CORPORATE WELFARE IN CALIFORNIACorporate welfare is often…


Corporate welfare is often camouflaged in taxes that seem
neutral on their face but give windfalls to big entrenched corporations at
the expense of average people and small businesses.

Take a look at commercial property taxes in California,
for example.

In 1978 California voters passed Proposition 13 – which began
to assess property for tax purposes at its price when it was bought, rather
than its current market price.

This has protected homeowners and renters. But it’s also given a
quiet windfall to entrenched corporate owners of commercial property. 

Corporations don’t need this protection. They’re in the real economy. They’re supposed to compete on a
level playing field with new companies whose property taxes are based on
current market prices.

This corporate windfall has caused three big problems.

First, it’s shifted more of the property tax on to California

Back in 1978, corporations paid 44 percent of all property taxes
and homeowners paid 56 percent. Now, after exploiting this loophole for years,
corporations pay only 28 percent of property taxes, while homeowners pick up 72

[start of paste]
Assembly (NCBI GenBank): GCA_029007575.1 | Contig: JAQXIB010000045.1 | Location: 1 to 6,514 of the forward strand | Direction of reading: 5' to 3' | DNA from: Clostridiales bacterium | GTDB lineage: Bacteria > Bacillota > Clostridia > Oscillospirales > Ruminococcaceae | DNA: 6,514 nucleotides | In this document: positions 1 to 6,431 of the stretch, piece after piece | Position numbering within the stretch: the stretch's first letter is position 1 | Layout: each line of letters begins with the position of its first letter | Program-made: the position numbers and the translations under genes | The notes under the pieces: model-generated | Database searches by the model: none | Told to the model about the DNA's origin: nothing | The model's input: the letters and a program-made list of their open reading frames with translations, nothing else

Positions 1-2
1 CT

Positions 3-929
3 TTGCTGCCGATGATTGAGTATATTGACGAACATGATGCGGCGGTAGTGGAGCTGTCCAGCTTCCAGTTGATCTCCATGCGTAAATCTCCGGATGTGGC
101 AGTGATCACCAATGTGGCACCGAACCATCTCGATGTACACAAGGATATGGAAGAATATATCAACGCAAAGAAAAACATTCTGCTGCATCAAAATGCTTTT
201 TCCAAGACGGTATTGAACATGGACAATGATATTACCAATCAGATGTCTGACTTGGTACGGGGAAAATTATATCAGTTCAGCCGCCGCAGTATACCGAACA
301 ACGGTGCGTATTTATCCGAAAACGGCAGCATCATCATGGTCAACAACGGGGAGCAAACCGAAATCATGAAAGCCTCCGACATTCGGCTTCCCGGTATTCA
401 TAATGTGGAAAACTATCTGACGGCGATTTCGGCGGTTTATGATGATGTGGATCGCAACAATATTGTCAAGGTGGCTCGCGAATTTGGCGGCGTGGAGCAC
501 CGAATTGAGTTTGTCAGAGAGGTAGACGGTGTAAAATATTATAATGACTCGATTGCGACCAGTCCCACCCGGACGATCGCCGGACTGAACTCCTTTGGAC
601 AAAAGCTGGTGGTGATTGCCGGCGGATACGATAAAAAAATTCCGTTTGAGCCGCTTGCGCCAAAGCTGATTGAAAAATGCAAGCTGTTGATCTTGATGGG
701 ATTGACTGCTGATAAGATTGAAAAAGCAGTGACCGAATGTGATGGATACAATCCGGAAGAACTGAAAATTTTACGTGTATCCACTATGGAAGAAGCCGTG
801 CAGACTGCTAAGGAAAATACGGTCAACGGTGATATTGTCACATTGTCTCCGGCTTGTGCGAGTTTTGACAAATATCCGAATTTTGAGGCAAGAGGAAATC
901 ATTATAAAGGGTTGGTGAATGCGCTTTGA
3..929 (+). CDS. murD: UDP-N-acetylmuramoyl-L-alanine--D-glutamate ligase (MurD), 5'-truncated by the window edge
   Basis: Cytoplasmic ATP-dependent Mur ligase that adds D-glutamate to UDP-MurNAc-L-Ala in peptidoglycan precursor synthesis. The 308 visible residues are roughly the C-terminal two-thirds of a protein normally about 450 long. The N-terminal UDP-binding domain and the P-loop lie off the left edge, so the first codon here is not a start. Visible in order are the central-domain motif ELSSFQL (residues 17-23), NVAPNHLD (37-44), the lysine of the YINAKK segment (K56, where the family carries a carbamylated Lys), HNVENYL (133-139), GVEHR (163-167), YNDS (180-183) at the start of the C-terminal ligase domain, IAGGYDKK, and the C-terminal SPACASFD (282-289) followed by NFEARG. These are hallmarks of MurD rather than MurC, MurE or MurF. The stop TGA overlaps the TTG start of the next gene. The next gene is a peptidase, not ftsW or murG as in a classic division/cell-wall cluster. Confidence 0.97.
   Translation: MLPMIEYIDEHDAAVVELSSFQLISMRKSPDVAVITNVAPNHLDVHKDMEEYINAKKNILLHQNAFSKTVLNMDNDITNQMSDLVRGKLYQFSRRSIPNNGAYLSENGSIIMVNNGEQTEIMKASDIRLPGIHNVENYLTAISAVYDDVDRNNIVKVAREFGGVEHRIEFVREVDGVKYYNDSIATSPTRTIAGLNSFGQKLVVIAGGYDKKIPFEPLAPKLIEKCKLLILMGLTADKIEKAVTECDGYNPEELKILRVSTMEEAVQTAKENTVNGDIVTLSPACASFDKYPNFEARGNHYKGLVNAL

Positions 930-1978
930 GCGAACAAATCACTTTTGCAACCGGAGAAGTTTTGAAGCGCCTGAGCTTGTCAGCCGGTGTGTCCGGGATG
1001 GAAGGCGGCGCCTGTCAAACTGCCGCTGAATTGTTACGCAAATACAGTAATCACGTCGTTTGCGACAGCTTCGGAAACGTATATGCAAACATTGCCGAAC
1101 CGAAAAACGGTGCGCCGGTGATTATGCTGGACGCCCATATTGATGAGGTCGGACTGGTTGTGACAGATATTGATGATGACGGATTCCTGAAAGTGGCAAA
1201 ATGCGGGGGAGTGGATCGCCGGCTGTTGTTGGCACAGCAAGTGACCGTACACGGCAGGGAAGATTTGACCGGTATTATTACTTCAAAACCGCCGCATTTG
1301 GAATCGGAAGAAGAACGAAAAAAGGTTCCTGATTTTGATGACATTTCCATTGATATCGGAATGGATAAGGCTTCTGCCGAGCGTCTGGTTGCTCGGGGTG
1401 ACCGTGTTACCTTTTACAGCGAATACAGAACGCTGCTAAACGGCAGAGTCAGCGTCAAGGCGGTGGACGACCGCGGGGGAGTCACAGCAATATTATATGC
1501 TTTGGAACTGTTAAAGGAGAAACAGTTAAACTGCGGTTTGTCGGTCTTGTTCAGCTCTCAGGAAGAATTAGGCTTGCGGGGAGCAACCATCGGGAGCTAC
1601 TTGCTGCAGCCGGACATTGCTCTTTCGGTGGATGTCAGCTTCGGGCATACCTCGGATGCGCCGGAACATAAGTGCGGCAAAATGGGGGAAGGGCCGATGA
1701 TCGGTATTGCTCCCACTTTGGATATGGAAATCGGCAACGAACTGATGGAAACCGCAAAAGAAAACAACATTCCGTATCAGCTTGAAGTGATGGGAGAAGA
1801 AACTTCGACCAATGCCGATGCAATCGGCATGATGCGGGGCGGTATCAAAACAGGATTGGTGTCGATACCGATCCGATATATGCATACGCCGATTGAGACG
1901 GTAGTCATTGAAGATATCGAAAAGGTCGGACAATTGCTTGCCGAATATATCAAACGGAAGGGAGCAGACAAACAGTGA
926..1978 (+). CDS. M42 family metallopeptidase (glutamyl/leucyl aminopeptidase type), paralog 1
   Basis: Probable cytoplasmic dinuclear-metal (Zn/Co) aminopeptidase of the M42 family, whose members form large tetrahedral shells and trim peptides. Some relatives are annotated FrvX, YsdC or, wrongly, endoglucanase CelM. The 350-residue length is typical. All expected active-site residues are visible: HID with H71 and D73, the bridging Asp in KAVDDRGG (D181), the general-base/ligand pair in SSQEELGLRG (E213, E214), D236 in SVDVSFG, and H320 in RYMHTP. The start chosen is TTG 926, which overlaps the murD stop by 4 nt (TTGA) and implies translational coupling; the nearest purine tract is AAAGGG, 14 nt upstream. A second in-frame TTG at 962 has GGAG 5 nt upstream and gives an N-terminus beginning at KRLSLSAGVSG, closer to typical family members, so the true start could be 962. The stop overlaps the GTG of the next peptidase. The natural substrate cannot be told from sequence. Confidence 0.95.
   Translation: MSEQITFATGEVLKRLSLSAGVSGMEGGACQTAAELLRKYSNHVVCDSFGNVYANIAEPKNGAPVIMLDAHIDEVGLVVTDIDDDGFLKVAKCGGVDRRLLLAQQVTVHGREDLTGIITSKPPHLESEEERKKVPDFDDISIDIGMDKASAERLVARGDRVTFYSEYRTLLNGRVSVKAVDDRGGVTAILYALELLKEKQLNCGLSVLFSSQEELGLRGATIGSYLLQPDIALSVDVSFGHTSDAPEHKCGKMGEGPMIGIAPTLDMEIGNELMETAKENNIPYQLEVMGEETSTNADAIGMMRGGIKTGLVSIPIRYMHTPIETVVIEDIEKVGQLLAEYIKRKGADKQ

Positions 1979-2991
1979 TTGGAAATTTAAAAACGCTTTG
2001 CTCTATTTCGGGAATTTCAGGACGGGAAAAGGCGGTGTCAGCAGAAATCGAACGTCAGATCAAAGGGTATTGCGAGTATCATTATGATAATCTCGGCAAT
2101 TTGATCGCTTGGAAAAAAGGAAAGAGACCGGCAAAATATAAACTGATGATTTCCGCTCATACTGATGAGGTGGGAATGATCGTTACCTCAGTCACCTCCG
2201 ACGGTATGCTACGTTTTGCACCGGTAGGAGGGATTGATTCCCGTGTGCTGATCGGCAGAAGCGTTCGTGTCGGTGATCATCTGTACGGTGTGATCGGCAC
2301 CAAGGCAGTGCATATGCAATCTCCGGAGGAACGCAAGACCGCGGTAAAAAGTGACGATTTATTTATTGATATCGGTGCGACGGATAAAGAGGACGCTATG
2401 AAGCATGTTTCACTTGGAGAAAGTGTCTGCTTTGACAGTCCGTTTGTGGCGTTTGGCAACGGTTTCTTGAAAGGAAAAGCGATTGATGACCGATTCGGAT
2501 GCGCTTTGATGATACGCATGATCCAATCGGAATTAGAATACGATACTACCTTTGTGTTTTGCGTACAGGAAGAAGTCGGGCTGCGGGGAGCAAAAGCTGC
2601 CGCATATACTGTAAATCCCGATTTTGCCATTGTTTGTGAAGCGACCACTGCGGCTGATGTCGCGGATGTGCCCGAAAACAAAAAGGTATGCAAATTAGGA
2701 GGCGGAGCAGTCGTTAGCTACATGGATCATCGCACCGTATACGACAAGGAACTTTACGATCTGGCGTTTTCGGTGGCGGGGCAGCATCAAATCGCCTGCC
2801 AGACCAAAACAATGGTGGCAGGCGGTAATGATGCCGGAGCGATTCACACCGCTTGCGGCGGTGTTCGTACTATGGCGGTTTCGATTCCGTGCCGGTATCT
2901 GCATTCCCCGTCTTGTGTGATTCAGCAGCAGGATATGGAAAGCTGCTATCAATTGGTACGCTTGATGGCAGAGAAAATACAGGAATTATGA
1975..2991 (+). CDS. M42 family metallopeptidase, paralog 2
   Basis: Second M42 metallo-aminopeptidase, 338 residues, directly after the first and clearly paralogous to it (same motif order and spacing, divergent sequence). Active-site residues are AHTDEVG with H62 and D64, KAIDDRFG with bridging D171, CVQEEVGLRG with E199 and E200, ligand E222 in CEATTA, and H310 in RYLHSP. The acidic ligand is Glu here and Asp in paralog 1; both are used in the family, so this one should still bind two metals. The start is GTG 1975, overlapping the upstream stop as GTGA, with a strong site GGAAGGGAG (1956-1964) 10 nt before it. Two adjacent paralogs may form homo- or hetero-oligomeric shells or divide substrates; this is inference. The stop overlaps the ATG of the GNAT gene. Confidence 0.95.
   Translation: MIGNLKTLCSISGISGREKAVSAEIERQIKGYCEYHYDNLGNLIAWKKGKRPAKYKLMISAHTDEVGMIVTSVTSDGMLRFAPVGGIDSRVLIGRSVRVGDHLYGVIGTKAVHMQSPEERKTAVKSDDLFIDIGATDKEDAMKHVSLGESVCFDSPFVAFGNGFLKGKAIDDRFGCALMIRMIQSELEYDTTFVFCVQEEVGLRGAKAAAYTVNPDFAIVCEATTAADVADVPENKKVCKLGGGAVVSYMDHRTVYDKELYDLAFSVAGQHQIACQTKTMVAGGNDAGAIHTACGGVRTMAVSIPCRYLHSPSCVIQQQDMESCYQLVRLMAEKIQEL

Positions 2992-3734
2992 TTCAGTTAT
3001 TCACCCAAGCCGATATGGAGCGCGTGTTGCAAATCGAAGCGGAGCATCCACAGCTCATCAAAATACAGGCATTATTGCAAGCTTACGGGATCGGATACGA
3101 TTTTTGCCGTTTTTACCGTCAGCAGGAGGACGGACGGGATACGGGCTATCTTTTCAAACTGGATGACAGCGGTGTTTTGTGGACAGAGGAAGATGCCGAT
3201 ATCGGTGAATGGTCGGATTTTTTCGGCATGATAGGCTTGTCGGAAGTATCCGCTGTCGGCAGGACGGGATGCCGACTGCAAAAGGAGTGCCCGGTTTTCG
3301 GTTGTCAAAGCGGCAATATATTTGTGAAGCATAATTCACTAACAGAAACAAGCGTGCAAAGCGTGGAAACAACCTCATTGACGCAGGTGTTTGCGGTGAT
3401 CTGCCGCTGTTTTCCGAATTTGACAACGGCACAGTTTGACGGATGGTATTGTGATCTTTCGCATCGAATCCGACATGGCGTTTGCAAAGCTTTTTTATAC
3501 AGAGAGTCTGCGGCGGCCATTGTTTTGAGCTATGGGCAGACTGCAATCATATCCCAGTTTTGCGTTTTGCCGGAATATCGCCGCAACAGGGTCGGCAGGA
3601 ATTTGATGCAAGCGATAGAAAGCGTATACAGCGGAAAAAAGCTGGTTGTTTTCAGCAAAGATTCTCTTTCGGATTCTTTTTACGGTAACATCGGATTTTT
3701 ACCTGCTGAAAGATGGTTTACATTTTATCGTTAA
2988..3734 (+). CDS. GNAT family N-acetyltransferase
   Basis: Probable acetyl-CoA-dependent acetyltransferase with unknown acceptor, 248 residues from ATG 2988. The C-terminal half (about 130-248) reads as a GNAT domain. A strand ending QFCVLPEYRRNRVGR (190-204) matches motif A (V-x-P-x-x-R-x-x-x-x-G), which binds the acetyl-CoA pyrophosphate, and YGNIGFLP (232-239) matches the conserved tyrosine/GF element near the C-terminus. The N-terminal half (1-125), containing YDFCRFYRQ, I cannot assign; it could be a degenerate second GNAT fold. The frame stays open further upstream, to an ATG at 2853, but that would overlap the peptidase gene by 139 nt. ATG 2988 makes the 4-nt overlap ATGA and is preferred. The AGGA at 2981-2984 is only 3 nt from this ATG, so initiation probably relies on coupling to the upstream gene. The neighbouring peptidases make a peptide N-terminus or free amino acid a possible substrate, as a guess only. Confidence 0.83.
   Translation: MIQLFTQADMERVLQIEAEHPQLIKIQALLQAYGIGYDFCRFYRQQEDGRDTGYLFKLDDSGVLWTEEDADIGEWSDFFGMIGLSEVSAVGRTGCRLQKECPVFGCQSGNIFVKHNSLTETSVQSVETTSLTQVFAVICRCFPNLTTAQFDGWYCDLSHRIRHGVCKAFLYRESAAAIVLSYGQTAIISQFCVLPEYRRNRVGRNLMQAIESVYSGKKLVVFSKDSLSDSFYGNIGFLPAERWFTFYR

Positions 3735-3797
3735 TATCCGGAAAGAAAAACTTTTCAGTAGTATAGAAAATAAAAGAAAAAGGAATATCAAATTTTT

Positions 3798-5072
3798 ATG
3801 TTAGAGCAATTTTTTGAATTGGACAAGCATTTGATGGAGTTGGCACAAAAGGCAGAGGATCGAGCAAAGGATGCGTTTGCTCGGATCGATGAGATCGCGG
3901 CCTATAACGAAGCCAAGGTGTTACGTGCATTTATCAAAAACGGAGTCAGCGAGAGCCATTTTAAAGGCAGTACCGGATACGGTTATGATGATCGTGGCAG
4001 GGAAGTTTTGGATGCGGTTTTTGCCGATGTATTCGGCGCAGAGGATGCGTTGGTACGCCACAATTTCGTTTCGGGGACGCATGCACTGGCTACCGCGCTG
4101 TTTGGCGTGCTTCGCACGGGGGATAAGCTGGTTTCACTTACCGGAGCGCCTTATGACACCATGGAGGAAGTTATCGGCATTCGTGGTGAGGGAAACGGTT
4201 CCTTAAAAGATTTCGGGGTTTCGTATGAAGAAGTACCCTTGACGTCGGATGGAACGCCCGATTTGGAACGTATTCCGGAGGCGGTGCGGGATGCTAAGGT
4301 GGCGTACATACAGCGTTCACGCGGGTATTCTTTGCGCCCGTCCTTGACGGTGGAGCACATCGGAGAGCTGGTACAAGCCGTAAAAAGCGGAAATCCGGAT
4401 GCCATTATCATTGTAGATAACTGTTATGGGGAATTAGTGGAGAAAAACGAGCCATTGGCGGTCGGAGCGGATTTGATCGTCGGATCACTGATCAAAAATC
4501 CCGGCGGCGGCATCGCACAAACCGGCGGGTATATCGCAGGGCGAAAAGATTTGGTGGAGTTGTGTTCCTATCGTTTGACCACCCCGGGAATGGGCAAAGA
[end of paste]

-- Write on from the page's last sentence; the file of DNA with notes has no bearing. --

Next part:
percent of the tab.

Second, it’s robbed California of billions of dollars to support
schools and local services. If all corporations were paying the property taxes
they should be paying, schools and local services would have $9
billion dollars more in revenues this year.

Third, it penalizes new and expanding businesses that don’t get
this windfall because their commercial property is assessed at the current
market price – but they compete for customers with companies whose property is
assessed at the price they purchased it years ago.

That’s unfair and it’s bad for the economy because California
needs new and expanding businesses.

Today, almost half of all commercial properties in California
pay their fair share of property taxes, but they’re hobbled by those that

This loophole must be closed. All corporations should be

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